Monday, December 13, 2004


Religion and science: Studies of faith

from news@nature: Religion and Science

"Much of the theological debate about stem-cell research centres on the question of when life begins. Some traditions, including most sects of Judaism and Islam, aren't troubled by this because they don't consider the early embryo fully human. Most Jewish Talmudic scholars, for example, argue that 'ensoulment' takes place 40 days or more into pregnancy, once the human form is roughly established. Before that, the embryo is described as 'water'. Israel accepts embryonic stem-cell research, and the Israeli Academy of Sciences and the Jewish Rabbinical Assembly, headquartered in the United States, have both come out in favour. Likewise, researchers at the Royan Institute in Tehran have developed stem-cell lines with the full blessing of Iran's supreme leader, Ayatollah Ali Khamenei.

According to Hinduism, life begins at conception. But this does not make for easy decisions on the ethics of stem-cell research. Destruction of an embryo could still be justified if it is considered to be an "extraordinary, unavoidable circumstance" and an act "done for greater good", says Swami Tyagananda, Hindu chaplain at the MIT Religious Activities Center in Cambridge, Massachusetts. Based on these criteria, many traditional Hindu priests are unwilling to condone the work, but it has not provoked much opposition in India, for instance, where embryonic stem-cell research is allowed.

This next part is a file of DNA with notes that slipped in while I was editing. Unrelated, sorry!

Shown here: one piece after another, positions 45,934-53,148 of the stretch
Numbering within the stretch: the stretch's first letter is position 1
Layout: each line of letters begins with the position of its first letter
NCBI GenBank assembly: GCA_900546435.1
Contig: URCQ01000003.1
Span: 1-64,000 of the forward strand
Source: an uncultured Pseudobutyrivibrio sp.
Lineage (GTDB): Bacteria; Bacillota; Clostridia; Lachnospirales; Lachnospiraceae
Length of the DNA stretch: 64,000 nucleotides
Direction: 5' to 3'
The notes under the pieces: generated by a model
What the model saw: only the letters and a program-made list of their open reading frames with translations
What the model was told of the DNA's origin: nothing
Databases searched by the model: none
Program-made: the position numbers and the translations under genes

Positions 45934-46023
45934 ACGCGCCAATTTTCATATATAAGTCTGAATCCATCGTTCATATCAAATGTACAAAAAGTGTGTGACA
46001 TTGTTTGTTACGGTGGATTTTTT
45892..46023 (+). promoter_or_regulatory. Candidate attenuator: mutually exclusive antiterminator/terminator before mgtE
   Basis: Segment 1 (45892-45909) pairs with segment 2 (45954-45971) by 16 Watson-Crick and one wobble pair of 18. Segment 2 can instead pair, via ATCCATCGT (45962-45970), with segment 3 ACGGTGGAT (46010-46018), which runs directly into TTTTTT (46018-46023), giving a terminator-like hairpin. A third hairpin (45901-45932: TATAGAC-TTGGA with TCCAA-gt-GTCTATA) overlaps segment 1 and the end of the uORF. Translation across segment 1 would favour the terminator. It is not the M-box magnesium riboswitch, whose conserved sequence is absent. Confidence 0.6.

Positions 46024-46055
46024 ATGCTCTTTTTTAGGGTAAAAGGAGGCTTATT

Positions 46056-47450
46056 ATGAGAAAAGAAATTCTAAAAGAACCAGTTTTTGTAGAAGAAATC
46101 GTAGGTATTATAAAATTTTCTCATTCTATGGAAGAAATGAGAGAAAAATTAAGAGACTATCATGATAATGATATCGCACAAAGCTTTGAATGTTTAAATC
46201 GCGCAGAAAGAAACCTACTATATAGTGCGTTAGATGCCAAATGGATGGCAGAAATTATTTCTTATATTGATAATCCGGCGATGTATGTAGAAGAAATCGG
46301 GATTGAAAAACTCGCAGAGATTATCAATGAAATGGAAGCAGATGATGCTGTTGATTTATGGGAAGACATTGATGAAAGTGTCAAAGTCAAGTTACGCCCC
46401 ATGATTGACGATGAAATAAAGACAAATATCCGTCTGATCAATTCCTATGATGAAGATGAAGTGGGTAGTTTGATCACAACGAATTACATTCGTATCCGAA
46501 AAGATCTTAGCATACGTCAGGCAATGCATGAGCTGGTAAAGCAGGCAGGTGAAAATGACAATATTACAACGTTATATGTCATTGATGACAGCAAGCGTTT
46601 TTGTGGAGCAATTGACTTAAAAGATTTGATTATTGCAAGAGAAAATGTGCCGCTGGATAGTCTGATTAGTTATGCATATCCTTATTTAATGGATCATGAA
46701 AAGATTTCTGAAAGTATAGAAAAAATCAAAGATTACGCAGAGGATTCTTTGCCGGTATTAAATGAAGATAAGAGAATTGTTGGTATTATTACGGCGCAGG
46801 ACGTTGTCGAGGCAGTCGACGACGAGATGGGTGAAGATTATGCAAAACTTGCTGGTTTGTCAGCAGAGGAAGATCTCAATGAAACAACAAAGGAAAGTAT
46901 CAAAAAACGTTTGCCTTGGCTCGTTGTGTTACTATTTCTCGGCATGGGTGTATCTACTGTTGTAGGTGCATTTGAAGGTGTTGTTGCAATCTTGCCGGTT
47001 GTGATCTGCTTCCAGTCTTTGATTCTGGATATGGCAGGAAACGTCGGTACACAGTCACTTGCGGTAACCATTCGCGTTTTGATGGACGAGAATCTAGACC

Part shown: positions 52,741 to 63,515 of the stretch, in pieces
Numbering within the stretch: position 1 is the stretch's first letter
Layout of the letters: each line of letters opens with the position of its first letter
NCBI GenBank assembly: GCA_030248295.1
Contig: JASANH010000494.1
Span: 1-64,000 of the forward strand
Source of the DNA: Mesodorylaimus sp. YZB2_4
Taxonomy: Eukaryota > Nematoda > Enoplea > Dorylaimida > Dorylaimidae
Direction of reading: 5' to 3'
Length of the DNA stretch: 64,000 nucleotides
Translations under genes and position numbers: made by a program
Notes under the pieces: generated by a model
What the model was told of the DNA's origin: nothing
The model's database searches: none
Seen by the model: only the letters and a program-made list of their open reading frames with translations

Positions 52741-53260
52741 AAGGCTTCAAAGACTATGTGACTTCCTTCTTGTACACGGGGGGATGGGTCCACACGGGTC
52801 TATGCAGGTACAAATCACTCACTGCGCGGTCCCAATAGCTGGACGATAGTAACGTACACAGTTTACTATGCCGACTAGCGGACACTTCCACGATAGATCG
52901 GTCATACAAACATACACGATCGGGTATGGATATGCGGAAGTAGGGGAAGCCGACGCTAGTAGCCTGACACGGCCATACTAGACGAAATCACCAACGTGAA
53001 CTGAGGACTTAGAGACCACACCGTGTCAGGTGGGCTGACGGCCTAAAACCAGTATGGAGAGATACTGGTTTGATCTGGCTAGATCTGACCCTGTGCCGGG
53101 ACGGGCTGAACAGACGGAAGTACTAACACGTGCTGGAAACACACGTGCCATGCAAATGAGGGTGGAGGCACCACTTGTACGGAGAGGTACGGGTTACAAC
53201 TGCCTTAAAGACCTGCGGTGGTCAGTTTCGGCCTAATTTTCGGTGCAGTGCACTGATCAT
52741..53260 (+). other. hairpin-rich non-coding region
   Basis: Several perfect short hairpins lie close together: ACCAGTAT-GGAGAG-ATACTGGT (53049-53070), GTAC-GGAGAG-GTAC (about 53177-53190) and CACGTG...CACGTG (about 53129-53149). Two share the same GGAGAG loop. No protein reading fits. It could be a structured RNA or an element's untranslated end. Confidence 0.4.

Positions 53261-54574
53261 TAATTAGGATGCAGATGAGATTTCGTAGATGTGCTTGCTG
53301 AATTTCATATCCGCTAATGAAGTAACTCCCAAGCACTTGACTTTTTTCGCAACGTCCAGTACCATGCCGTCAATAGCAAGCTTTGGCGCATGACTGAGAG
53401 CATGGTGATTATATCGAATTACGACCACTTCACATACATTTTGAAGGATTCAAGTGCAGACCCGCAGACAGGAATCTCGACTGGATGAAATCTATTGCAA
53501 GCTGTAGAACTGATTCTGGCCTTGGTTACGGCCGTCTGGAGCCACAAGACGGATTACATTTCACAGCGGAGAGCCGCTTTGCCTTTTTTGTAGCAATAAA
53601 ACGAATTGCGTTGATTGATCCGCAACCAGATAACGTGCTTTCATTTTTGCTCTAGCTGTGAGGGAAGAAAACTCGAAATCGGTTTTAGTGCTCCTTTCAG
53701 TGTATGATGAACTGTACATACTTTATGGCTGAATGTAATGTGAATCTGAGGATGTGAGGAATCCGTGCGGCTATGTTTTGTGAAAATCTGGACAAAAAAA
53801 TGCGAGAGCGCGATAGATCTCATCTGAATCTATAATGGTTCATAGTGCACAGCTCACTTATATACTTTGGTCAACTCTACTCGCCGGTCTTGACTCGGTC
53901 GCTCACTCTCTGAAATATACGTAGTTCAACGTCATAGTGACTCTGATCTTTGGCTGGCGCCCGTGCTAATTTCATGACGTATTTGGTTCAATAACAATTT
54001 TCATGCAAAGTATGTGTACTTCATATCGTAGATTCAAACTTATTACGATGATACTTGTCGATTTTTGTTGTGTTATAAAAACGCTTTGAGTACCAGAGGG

The strongest objections come from Christian sects that regard the sacrifice of an embryo — even an undifferentiated clump of cells in a three-day-old blastocyst — as totally unacceptable. Embryos cannot be killed, they say, any more than Death Row prisoners can be used in lethal experiments, even if the goal is to relieve suffering in others.

Evangelical Christianity relies on a specific interpretation of scripture for its advice on this matter. Psalm 139: 13, for example, says: "For you created my inmost being; you knit me together in my mother's womb." In Jeremiah 1: 5 God tells the prophet, "Before I formed you in the womb I knew you," implying that Jeremiah had 'personhood' in God's eyes even before he was an embryo.

This roughly matches current Vatican thinking. The Catholic Church holds that human life is sacred from the moment of fertilization. But some Catholic theologians point out that the Church's view on the moral status of the embryo has changed over time, and may change again. In fact, scientific breakthroughs — the discovery of the mammalian ovum in 1827 and the first microscopic views of developing embryos — helped to shape the Vatican's thinking. The findings informed Pope Pius IX's decision in 1869 to abandon the Church's moral distinction between early- and late-term abortions and to call instead for full protection of life from the moment of conception."

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